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“I wasn’t having that…” – Simon Grayson offers advice to Wrexham and Liverpool after Sunderland experience



With football documentaries growing currently, Simon Grayson has been speaking about his experiences on Sunderland ‘Til I Die.


  •  Simon Grayson expresses mixed feelings about football documentaries, acknowledging their ability to give fans a behind-the-scenes look but also recognising the intrusion on personal space.
  •  Grayson had control over the filming process and made sure certain areas, such as the dressing room, were off-limits to the cameras.
  •  Grayson praises the Wrexham documentary for striking a good balance by focusing on the owners rather than constantly invading the manager’s privacy, while suggesting that the Sunderland documentary focused more on the negatives.

Simon Grayson was manager of Indian Super League side Bengalaru until recently, but has managed many EFL sides, including the likes of Blackpool, Preston North End, Leeds United, and Sunderland.

Ultimately, the former midfielder, who was raised in the North East, would only oversee 18 competitive outings in charge of the Black Cats, winning on just three occasions before losing his job; but it was there that he became well-known to fans outside of the EFL.

The toxic environment on Wearside at the time was well-documented in Netflix’s ‘Sunderland ‘Til I Die’ series, which encapsulated plenty of the drama and poor choices behind the scenes of the club’s disastrous 2017/18 second tier campaign.

Since their relegation from the top flight during the 2016/17 Premier League season, Sunderland have been on a rollercoaster of contrasting fortunes, which included a four-year stint in League One after suffering back-to-back relegations.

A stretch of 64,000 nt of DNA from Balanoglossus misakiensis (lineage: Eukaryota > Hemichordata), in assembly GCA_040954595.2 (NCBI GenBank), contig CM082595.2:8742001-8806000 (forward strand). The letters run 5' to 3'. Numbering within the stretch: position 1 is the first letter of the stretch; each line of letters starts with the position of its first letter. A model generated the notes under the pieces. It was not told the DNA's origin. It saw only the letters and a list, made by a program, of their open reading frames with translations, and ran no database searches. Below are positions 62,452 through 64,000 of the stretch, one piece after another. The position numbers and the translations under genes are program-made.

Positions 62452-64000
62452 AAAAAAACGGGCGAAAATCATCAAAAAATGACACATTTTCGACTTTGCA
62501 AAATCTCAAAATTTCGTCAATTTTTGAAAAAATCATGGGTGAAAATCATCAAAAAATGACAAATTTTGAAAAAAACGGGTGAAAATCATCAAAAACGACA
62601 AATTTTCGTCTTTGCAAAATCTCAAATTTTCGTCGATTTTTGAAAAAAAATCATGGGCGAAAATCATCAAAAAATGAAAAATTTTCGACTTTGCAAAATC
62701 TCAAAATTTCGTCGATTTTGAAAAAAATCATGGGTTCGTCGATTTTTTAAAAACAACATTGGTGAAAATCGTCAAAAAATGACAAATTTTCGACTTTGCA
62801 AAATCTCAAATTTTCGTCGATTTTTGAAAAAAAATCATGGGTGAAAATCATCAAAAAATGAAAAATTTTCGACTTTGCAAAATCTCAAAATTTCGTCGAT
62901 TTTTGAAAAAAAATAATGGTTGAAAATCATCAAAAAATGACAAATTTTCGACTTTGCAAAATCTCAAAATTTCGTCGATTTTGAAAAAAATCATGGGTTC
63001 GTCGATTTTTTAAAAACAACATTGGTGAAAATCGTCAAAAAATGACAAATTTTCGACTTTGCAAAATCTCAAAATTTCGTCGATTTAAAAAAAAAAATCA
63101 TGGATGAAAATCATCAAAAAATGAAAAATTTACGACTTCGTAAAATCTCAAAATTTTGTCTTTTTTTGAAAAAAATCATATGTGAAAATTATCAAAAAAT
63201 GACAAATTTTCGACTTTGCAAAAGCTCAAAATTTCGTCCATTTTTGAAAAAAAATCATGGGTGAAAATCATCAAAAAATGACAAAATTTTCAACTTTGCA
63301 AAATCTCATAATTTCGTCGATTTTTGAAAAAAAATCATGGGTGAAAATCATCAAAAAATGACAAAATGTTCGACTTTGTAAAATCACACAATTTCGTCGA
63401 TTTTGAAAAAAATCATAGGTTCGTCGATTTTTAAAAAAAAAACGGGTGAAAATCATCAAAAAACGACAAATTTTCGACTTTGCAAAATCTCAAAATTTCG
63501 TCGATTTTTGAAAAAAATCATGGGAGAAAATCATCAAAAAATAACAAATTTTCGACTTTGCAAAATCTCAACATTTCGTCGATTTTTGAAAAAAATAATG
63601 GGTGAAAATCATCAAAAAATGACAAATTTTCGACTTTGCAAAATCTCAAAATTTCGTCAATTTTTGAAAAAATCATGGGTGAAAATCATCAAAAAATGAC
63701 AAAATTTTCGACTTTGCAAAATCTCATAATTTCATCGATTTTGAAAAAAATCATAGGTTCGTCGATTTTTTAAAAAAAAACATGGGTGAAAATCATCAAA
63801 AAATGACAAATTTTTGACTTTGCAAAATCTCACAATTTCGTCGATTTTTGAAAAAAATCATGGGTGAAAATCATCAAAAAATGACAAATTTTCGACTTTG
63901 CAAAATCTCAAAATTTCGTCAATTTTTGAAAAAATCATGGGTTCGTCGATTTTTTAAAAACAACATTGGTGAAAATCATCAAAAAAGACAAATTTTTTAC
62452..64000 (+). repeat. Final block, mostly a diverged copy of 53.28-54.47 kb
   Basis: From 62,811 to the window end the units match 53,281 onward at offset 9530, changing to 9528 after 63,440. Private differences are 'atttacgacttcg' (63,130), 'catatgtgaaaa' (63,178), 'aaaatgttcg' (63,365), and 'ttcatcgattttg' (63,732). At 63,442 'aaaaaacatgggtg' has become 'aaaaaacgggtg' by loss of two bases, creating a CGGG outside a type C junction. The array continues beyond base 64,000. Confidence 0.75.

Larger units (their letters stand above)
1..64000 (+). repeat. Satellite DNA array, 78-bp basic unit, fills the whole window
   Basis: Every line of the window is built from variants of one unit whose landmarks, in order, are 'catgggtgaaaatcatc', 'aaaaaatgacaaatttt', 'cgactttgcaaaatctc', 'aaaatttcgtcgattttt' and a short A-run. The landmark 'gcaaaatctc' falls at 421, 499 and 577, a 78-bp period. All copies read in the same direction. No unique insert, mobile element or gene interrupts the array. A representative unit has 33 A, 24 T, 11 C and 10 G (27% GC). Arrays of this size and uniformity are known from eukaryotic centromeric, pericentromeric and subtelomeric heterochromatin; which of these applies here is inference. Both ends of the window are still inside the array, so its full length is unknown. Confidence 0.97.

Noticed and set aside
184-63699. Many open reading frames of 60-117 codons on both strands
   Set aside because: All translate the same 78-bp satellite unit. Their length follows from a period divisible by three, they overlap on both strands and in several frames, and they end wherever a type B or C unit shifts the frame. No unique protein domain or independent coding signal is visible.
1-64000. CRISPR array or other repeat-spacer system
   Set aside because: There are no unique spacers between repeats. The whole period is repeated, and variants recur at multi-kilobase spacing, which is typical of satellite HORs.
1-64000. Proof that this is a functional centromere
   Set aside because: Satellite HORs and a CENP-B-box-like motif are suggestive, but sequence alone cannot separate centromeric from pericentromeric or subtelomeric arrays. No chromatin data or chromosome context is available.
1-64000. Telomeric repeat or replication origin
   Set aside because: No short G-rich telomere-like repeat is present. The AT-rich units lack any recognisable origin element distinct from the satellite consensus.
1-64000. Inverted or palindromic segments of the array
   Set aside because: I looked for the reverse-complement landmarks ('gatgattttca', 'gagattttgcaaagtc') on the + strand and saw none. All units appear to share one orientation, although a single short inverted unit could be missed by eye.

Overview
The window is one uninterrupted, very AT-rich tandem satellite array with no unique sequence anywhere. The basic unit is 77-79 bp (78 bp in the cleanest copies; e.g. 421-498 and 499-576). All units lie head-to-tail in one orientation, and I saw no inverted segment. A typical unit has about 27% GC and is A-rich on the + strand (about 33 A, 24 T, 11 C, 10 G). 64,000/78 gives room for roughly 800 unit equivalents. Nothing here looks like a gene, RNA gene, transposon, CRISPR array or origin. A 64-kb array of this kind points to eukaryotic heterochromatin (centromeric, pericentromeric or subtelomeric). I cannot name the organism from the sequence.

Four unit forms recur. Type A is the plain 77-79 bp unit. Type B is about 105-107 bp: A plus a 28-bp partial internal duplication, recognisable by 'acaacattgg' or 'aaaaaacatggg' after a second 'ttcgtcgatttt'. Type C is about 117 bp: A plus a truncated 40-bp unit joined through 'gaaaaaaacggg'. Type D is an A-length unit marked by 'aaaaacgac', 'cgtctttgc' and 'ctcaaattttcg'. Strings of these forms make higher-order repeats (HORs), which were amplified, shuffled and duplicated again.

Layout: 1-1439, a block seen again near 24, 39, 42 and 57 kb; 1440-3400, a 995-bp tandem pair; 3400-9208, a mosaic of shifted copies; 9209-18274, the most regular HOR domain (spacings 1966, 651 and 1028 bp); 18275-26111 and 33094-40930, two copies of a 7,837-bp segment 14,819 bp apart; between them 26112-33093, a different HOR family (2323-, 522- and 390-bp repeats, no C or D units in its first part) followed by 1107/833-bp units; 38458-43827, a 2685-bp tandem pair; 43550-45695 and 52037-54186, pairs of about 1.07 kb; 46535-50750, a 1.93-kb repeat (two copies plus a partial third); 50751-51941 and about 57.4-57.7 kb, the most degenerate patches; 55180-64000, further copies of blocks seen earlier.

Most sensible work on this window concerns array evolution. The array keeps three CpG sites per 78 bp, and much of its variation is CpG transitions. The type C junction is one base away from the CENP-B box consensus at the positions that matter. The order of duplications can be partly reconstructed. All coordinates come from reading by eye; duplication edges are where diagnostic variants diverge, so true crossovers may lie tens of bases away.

Grayson oversaw the first part of that season, with cameras regularly seen in and around the training ground and stadium on matchdays as well.

It’s not the only football-related documentary following a team, with the likes of Man City, Arsenal, Newcastle United, and Leeds all putting out content covering particular seasons of those clubs. At the moment, Wrexham have their own popular series on Disney+ and Liverpool are currently filming for their own show at the end of this season.

Simon Grayson’s verdict on football documentaries…

The ex-Sunderland boss was not particularly keen on certain aspects of the filming process and had to push back at times when it impacted his personal space.

He said: “I think the documentary provides an excellent chance for fans to see what goes on behind the scenes at a club, whether it’s Sunderland or Man City.

“But there are also times when the last thing you want to be doing is another interview or not be your true self because there are cameras around the corner.

“It’s a bit of a nuisance. But I do understand that the documentary provides a good opportunity for fans to see it all, too.

“I had a say over where the cameras went. For example, they wanted to go in the dressing room, but I wasn’t having that, or there were times when I was with my family and in the car when I didn’t want to be filmed.

“It’s tough being a manager without having your personal space being invaded. You need a bit of privacy.”

He also provided a warning to Wrexham and Liverpool about what the content shows going forwards, but praised the job the Welsh outfit have done so far with their platform.

Grayson continued: “I’ve watched a lot of the Wrexham one and I’d say it works because it’s not as intrusive on the manager because it’s mainly about the two owners (Ryan Reynolds and Rob McElhenney).

“They know not to shove cameras in people’s faces every two minutes or record training. Of course, there’s going to be odd clips at times but I think Wrexham got it pretty much spot on.

“Liverpool need to focus on portraying all the good elements of the football club. Whereas Fulwell 73, the production company of Sunderland ‘Til I Die were, ultimately, not always looking for the positives in the environment and were looking for negatives despite being Sunderland fans.”

There is evidently a balancing act between giving fans greater depth and insight into behind-the-scenes action, and crossing that line to what may be inappropriate.

In the majority of cases, these documentaries have been well received and a way to remember seasons and players at a particular time, but the situation at Sunderland that season made it difficult, too.

The perception of Grayson perhaps would be different without so much footage as well, which explains his stance. He has been a coach who has performed well in the EFL, particularly with Leeds and Preston.

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